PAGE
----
What is the major success story of your Foundation?

It is the story of Sumayah, and we were able to have a successful surgery. She has started school. It got to the level that MTN noticed and they partnered with Praiz and they raised 10 million naira for her operation. So, to me, that’s our success story and it was very touching. The way people responded was amazing, people began by giving as low as 500 naira and then it rose to over 2 million. I still have the ambition of raising 10 million naira on the radio one day. The last one was up to 700 thousand naira raised on the radio for Josephine Ugwu, the cleaner who found a large sum of money at the airport and returned it. Now she works at FAN, this February also, the SUN Newspaper will give her an award as a woman of integrity, the face of Nigeria but I’m looking forward to her being given a National award. In fact, in her state, a street was named after her and even offered her a job appointment but I believe she prefers the federal government’s appointment. She became an instant star, many radio stations and religious groups invited her, and even the last Governor of Lagos State invited her and shook her hand and also recommended that she be given something. Now if you google her name you will find her, in which case, if she had taken the money and not reported it, she would not be known this way. I believe she is making an arrangement to go back to school. So, there are many things and with God using me as an instrument, I promoted her.


I understand you were the former Nigerian Bar Association president of Ikeja branch, how was that like for you?

It was the most interesting time for me, as you know, this is an issue of service. It was the first time I served in such capacity as the chairman. My tenure, 2012-2014, was one of the most successful one. I believe I left a very remarkable achievement in the Bar. We were able to raise a lot of money, we did a lot of projects and really changed the face of the Bar. We attracted attention, excitement and made people get interested in the Bar activities, it was a very successful tenure.

What drives your passion for justice?

I’ve seen the rights of people who are voiceless, who do not have money, being oppressed. And the fact that they don’t have any money or any voice, makes me get interested in them. They should have someone interested in them, someone that will represent and speak on their behalf. So my interest in justice is making sure that those who ordinarily may be denied justice should be given justice irrespective of their financial status. I’ve discovered that the higher you are in society, the bigger, the richer you are, you tend to get respect, honour and glory. But the moment you are poor and you don’t have money, you don’t get that respect. So, for such people who are denied their right because of their status are the kind of people I want to give justice to. So that’s what drives my passion for justice, to make sure there is equality irrespective of the status. They are both human beings created by God, so why should he big man be respected and the poor man isn’t. The fact that he has no money is of no consequence, he should be heard. So that is what drives my passion, to ensure a sense of justice, equality and balance.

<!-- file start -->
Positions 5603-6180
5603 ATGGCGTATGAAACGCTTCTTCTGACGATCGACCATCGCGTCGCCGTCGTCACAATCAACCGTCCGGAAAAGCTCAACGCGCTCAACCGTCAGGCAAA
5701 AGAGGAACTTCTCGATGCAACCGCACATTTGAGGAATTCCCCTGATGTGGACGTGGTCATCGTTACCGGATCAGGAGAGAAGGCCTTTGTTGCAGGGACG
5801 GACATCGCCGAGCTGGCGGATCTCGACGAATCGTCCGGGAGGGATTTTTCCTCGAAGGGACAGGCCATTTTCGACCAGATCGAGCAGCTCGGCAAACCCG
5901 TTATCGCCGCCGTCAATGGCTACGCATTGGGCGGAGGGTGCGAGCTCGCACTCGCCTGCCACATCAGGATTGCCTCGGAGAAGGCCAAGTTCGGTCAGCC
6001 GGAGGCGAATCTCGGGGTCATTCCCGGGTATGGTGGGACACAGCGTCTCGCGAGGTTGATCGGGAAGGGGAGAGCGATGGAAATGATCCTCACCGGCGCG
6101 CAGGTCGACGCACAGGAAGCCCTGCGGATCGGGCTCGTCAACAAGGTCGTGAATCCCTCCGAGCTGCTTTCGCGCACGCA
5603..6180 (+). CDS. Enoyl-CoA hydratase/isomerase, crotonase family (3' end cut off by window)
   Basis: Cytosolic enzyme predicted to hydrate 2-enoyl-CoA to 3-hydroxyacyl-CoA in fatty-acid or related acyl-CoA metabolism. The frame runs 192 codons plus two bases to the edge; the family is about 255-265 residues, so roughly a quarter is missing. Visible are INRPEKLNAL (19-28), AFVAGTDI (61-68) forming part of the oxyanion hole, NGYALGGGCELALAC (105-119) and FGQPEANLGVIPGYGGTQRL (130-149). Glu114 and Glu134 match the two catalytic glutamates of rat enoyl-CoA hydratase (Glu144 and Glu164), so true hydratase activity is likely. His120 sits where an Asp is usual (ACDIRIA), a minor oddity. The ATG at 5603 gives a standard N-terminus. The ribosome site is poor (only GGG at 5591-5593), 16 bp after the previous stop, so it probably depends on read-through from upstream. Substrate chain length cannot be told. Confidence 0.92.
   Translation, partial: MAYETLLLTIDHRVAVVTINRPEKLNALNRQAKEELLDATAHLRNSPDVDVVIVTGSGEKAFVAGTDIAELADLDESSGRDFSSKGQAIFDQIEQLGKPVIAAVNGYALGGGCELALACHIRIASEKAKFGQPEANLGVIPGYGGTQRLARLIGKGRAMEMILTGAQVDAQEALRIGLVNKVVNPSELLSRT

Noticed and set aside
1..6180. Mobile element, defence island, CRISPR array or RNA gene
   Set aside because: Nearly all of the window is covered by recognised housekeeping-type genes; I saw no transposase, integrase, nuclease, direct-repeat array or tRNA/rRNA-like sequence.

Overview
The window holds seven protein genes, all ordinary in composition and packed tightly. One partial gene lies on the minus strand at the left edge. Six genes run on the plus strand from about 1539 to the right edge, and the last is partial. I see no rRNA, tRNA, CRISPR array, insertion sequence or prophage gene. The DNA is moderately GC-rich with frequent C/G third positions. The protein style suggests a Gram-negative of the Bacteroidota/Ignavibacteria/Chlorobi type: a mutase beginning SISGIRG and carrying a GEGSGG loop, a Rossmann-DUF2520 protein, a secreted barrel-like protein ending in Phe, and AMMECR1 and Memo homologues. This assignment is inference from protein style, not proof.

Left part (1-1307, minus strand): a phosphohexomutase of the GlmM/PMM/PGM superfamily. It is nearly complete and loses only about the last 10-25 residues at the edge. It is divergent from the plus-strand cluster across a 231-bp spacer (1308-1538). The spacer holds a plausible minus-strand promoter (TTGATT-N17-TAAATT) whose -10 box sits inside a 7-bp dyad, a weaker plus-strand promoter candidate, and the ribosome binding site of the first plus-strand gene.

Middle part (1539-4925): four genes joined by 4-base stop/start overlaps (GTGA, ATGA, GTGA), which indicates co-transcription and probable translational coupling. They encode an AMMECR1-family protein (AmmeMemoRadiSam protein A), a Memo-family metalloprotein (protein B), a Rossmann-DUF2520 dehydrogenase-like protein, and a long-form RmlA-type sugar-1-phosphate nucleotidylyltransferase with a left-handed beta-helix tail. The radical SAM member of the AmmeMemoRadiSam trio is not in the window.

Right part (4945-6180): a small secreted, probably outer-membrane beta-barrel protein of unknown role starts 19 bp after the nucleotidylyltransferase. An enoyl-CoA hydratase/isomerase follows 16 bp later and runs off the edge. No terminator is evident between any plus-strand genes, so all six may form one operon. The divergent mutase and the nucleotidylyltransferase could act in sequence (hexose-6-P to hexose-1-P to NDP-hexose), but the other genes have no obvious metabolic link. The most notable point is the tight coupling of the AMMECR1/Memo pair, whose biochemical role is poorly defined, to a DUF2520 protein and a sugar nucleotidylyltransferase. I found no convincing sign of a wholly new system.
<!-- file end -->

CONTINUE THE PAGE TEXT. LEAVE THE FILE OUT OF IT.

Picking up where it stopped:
What plans do you have for the next 5 years?

I need so much money to uplift people’s lives, I don’t want people to call me for help and I would say I can’t afford it. There is so much joy in a situation where I have enough funds. I’m even planning to launch a book that collates all my speeches, seminars and all sorts, and then I’ll call people for the launching of the book and then formally launch my Foundation.

How do you spend your leisure time?

The leisure time I have is to go on the internet to source for information. I read a lot because I need to have knowledge. I do a paper review every morning in RadioContinental 102.3FM, every 7-8 on Mondays, Wednesdays and Fridays to review headlines. I talk about National issues, politics, the Economy, Health issues, Entertainment, Sport, ever issue that makes the headline and qualifies for us to discuss. I voluntarily sacrifice myself to educate Nigeria because a lot of people lack education, they need education and orientation, especially in our morality, ethics and ethos. I take out time to do this and a lot of people are getting educated and there are people on different social platforms who appreciate what I’m doing. I also do a programme on Saturdays by 3pm on the same radio station, it is called “Know your legal right”. And another television station has offered me the opportunity to do a television version of the programme. There are so many opportunities and invitations but time is the problem because I must also have time for my practice, my family and also time to rest. Sometimes, all these invitations tells on my health but I in all these God has been faithful and I owe all the gratitude to him for giving me good health and for promising to keep me alive for a long time to reap the fruit of my labour. I want to live long and in prosperity in good health.

What would you say distinguishes you from all other philanthropists?

I’m born again and that distinguishes me from all others, I accepted Christ a long time ago as my Lord and personal saviour and so in knowing Him, I am covered. The greatest wisdom you can ever have is God and the bible says that those that know Him, he will make them to be wiser and He would keep them under His bosom and when I love God, there is nobody I’m afraid of. So, that alone distinguishes me.

Who is your favourite author?

Most books I read are political or autobiographies, how great men were born and raised. But I like Chinua Achebe’s books, you know he’s a storyteller, I like the way he writes in a simple manner that one would understand. I like Nigerian authors, Nigerian books, especially political books, so I like discussing politics.